Enjoying your dyeing experiments.

Jacky xox

Red (aka Puddleduck!) said...

I too can't wait to see how the blue turns out! You have been busy...
I can't believe you have guests booked already!
I hope your trip goes well.

Catherine V. Bainbridge said...

Thanks both. I have a feeling that the sun will make this fade or at least get murky. Don't know how one might resolve that. I bet India Flint would! I would love to get her book.

We have guests throuout the year. January and February seeming the busiest. That said, most are students, so we don't make any money :) It's part of what we do, because we're actually botanists as well. These particular guests are a couple - an Entomologist and his ornotholgically-inclined wife - from the UK. This will be there second visit. They liked it so much the first time. They're great people.

Unknown said...

beautiful blue! Do you use something as a mordant to keep it from fading?

Catherine V. Bainbridge said...

No Karen, and that's the problem, right? I have a girlfriend in the states who is about to amil me some alum. This is Costa Rica! I can't even find any decent fabric printing inks! Any advice?

Sandra said...

OOOOOOOOOOOOOH what a beautiful blue!!!!!!!!! I love these blues, I think they're magnificent!I'm fond of blue.
It's great, experimenting, isn't it. Lot's of fun. I don't know what I'm going to do with the red cabbage fabric, I love the experiment, and later on I'll see what I will do with it. Think I'm in an experimenting fabric phase or something.
Since I have children I also don't like leaving home, always want to be back as soon as possible.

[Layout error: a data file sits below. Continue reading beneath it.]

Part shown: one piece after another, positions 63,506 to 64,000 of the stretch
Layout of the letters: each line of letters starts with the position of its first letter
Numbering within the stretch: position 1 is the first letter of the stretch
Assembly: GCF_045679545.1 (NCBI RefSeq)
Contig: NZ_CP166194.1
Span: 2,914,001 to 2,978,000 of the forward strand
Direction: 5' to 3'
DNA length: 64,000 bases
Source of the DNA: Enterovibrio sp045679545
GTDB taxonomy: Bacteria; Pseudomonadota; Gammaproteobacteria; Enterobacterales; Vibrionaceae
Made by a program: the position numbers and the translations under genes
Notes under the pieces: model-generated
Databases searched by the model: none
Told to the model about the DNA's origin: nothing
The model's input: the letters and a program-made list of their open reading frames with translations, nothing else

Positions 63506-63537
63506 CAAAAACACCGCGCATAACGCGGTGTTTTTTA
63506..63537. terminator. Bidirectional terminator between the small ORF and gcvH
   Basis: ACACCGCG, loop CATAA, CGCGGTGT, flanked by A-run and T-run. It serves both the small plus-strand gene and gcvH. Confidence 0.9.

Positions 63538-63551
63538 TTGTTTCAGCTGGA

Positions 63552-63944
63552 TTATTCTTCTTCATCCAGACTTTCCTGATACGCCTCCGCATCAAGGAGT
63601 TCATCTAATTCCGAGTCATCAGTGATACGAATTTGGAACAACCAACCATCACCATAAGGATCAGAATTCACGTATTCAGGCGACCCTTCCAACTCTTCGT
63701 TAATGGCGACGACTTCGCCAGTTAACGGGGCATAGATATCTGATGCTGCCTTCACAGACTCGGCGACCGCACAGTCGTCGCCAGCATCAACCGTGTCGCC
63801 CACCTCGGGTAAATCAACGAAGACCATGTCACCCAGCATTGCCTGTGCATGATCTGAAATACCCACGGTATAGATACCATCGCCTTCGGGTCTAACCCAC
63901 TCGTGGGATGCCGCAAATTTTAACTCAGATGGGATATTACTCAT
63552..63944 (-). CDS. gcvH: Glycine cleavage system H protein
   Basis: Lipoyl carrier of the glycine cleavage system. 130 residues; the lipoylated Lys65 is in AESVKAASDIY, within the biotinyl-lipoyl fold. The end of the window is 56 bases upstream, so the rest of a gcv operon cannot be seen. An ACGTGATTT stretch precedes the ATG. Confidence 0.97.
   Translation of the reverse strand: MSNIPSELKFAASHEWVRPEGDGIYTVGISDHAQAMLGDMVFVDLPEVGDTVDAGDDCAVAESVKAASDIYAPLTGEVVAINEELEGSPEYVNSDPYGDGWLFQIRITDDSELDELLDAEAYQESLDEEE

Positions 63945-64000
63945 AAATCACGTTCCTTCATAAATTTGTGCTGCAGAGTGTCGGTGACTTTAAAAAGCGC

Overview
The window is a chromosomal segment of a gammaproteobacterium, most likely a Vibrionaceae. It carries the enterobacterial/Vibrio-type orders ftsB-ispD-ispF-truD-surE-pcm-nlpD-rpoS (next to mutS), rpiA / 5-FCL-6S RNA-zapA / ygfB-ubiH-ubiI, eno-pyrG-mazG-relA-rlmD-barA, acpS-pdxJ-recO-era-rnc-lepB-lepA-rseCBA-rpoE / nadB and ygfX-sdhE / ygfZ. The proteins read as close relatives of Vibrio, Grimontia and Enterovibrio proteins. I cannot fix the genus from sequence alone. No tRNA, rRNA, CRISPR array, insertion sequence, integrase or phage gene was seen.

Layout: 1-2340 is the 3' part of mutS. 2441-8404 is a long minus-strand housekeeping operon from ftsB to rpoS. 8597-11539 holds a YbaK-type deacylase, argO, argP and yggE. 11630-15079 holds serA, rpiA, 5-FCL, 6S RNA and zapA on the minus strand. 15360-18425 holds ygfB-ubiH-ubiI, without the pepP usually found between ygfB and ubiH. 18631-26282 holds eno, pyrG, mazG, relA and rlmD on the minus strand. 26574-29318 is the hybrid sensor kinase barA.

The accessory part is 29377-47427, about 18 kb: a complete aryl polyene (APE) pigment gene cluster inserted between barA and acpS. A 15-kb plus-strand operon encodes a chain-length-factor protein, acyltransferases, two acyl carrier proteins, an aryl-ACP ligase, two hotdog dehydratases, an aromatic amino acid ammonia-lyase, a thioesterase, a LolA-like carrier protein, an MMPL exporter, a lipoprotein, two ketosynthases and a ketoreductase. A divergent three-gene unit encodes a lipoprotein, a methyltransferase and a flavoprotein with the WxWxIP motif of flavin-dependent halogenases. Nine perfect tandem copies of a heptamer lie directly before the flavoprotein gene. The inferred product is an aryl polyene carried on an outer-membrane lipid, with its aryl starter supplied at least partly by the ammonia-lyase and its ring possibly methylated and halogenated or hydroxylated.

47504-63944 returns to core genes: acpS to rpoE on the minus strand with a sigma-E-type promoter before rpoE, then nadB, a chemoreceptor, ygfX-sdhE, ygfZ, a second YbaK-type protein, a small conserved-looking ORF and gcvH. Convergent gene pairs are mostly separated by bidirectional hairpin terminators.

As for mordant.... I read somewhere that you could use urine...

Catherine V. Bainbridge said...

Hey Sandra, urine?... as a mordant? Well, I know that when I was studying Batik we used a chemical called Urea, and that helped to fix the (procion) dyes. But we were preparing the dyes with the urea as a solution, not preparing the cloth first. Anyway, it makes sense I guess. Luckily, urine is something that is readily available even in Costa Rica :)

Yes, I have kids too. One 7 year old and one nearly 20 year old. Both ends of the spectrum! My big boy is currently livng/studying just outside of Cardiff in Wales. I haven't seen him for nearly 2 years! Hopefully, he is visiting in April. YEAH! How old are yours?

Anonymous said...

the berry experiments are amazing... dont' worry about your posts being this long if they are full of images like these.

my boys are 13 and 15 and I can hardly stand the idea of them going away to college!

Bristol Blue Glass said...

This is a very interesting post.

What I really love about cobalt blue is the blacks that fade into the dark blue. That's what makes it so much more beautiful for me.
I love the organic way you have achieved this vibrant colour.

We use cobalt to colour our lead Crystal at our Bristol Blue Glass factory in Fishponds, Bristol. Yes, there are two companies in Bristol Making this beautiful colour in glass. From my stand point its great to see blue in something other than glass.

Thank you very much for sharing your work.

Francis Burroughes